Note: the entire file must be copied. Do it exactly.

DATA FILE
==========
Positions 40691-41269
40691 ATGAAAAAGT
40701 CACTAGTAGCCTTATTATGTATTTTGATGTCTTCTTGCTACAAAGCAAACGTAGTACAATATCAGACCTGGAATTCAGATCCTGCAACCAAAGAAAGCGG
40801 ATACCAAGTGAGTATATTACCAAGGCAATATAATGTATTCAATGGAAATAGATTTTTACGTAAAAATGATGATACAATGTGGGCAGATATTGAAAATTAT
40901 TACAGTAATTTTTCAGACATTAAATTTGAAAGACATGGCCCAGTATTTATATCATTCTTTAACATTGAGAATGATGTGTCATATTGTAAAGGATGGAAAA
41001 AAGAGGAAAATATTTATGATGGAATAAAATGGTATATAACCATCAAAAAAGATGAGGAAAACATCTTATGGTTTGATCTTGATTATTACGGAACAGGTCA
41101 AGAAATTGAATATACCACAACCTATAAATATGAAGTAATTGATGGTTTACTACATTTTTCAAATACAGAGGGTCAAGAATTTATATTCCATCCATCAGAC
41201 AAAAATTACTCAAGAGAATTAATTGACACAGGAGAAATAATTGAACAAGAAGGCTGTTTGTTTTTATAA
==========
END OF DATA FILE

Positions 40691-41269
40691 ATGAAAAAGT
40701 CACTAGTAGCCTTATTATGTATTTTGATGTCTTCTTGCTACAAAGCAAACGTAGTACAATATCAGACCTGGAATTCAGATCCTGCAACCAAAGAAAGCGG
40801 ATACCAAGTGAGTATATTACCAAGGCAATATAATGTATTCAATGGAAATAGATTTTTACGTAAAAATGATGATACAATGTGGGCAGATATTGAAAATTAT
40901 TACAGTAATTTTTCAGACATTAAATTTGAAAGACATGGCCCAGTATTTATATCATTCTTTAACATTGAGAATGATGTGTCATATTGTAAAGGATGGAAAA
41001 AAGAGGAAAATATTTATGATGGAATAAAATGGTATATAACCATCAAAAAAGATGAGGAAAACATCTTATGGTTTGATCTTGATTATTACGGAACAGGTCA
41101 AGAAATTGAATATACCACAACCTATAAATATGAAGTAATTGATGGTTTACTACATTTTTCAAATACAGAGGGTCAAGAATTTATATTCCATCCATCAGAC
41201 AAAAATTACTCAAGAGAATTAATTGACACAGGAGAAATAATTGAACAAGAAGGCTGTTTGTTTTTATAA